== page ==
Essay Ancient Religions of India

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Ancient India was influenced by three major religions which were developed in the Indian subcontinent. Hinduism is the oldest of the three and is said to be the oldest living major religion in the world. The other two major religions were Jainism and Buddhism which were established around the same period. Each of these three religions had something to offer the people of India. These religions also have some concepts that are alike while also having major key differences. Each of these religions developed a way of life that has survived through the centuries until today.
Hinduism was formally known as the old Brahmanic religion or Brahmanism. Brahmanism has no single founder but can be traced back to the late Neolithic in the early
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If one had more bad karma then they would be reincarnated worse future lives, even as animals or rocks (McKay, p 36). A person who was released from samsara were said to have achieved moksha which is the release from the cycle of death and rebirth. With these tenets in place, it allowed for those in power to have those of lower classes labor peacefully in hope of a better lot in the next life (McKay, p 36). This kept the power structure always in play.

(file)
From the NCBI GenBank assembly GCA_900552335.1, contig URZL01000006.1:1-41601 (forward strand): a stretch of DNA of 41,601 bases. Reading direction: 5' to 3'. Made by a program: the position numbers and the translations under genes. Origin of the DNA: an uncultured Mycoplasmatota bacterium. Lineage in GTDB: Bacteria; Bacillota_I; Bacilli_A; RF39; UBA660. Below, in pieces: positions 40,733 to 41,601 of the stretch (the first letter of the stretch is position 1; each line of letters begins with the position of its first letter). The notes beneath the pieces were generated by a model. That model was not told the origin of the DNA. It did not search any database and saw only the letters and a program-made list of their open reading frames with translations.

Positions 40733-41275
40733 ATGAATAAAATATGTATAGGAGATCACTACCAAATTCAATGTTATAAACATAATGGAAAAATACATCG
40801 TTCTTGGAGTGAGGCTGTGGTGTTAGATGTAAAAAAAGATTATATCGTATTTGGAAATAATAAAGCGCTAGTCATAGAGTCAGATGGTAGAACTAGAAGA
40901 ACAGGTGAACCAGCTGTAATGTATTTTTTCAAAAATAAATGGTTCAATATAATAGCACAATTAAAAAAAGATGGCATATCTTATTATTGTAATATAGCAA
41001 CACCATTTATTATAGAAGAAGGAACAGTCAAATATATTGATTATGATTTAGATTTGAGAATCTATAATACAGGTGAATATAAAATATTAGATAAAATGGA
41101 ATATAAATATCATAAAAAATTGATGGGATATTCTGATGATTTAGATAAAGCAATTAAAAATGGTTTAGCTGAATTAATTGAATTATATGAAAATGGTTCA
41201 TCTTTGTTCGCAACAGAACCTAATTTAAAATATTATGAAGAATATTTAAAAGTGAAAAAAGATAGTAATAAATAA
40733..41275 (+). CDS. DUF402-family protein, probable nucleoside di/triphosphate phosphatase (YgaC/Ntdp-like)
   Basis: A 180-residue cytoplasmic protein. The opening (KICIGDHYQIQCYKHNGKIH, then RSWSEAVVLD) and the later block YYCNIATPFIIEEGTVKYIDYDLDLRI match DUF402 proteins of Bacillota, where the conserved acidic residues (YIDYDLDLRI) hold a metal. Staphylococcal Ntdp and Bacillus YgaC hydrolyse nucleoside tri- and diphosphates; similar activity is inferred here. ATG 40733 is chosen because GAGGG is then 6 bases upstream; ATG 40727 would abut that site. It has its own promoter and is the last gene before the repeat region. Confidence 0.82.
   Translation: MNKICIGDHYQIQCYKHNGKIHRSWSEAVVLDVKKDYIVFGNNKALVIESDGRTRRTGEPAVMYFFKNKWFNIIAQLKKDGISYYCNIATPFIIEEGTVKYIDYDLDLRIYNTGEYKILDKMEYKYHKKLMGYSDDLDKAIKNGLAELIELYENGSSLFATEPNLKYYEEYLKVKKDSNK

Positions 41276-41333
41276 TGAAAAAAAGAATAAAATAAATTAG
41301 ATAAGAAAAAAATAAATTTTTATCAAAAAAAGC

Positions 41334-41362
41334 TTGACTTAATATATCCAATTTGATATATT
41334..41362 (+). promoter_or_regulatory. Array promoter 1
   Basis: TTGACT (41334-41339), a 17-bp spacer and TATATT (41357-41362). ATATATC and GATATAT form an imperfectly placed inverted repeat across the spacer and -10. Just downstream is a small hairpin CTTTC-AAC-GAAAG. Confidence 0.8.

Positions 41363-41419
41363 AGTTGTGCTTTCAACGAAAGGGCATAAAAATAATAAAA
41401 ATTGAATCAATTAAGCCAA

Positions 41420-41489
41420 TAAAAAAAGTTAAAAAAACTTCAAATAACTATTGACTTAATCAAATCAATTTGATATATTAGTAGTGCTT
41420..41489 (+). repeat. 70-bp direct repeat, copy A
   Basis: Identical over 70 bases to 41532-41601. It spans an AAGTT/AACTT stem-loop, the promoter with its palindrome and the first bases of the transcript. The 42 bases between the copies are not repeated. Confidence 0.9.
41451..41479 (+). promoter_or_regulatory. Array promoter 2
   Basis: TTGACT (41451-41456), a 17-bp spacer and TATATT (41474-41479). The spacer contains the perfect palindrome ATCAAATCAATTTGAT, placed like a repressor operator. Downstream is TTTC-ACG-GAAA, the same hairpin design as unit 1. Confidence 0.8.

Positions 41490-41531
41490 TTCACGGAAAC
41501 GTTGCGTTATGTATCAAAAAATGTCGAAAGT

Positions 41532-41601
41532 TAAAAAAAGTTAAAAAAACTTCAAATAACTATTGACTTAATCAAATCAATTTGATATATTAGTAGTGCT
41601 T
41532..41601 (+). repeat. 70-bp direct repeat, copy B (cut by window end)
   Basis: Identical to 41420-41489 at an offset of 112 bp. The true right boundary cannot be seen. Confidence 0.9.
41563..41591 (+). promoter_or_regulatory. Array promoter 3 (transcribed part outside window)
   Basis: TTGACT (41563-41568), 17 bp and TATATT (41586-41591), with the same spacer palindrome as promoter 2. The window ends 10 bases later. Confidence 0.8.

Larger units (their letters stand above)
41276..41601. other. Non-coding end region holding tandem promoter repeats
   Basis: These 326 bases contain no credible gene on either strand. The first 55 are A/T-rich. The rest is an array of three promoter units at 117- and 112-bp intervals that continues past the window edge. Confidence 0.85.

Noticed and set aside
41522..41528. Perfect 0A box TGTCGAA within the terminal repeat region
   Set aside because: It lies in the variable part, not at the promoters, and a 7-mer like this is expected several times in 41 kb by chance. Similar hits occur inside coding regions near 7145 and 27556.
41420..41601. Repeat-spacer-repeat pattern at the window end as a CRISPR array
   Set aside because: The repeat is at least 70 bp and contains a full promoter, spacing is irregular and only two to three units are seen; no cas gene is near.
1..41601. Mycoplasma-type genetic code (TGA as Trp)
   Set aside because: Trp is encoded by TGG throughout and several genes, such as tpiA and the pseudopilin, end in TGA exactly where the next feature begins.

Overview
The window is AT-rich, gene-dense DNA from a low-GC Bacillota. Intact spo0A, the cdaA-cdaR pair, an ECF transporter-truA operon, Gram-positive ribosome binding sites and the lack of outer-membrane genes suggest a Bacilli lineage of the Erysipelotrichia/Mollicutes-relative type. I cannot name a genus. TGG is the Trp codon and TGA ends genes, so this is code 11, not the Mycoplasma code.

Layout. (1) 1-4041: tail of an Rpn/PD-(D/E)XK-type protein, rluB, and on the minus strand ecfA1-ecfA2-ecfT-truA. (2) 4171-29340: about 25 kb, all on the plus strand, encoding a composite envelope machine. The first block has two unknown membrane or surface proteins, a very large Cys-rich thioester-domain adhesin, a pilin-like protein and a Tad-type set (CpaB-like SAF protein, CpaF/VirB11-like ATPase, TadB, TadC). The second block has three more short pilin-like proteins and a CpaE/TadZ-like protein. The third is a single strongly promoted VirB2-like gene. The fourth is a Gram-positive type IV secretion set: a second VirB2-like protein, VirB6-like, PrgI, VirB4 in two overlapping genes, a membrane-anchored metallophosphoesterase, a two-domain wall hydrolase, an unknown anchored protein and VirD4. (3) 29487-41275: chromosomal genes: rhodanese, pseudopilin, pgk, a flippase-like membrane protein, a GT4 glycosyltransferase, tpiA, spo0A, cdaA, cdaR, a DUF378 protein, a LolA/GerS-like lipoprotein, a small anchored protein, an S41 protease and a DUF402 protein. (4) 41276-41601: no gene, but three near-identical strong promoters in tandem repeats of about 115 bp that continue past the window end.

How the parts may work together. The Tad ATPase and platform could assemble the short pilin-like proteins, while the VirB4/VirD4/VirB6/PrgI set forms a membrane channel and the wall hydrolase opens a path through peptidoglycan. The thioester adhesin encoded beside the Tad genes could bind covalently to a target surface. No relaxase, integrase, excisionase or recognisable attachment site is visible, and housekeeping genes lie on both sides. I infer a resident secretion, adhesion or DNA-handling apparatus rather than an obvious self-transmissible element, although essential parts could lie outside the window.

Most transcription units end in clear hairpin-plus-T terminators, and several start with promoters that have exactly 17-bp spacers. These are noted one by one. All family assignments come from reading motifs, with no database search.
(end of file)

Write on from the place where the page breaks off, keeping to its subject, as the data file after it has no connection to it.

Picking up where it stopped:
Jainism built off concepts from Hinduism and developed them in new ways as well as added new ones. One of the first historically recorded figures for Jainism is Vardhamana Mahavira who developed and spread the concepts of Jainism. He had a disciplined order of monks and many followers which helped spread the religion (McKay, p 37). One of the first tenets of Jainism is karma. Karma in Jainism is an unseen and complex type of matter with which the soul is enmeshed or bound to (McKay, p 37). The more attachments and aversions one has to things on earth, the further bonded with karma one would become. This accumulation of karmas holds the person longer in the cycles of birth and death called samsarin.
In order for a person to attain moksha through Jainism, they had to follow ethical principles called Mahavrata or "Great Vows". These vows were Non-violence, truthfulness, non-stealing, celibacy, and non-possession or non-materialism. The

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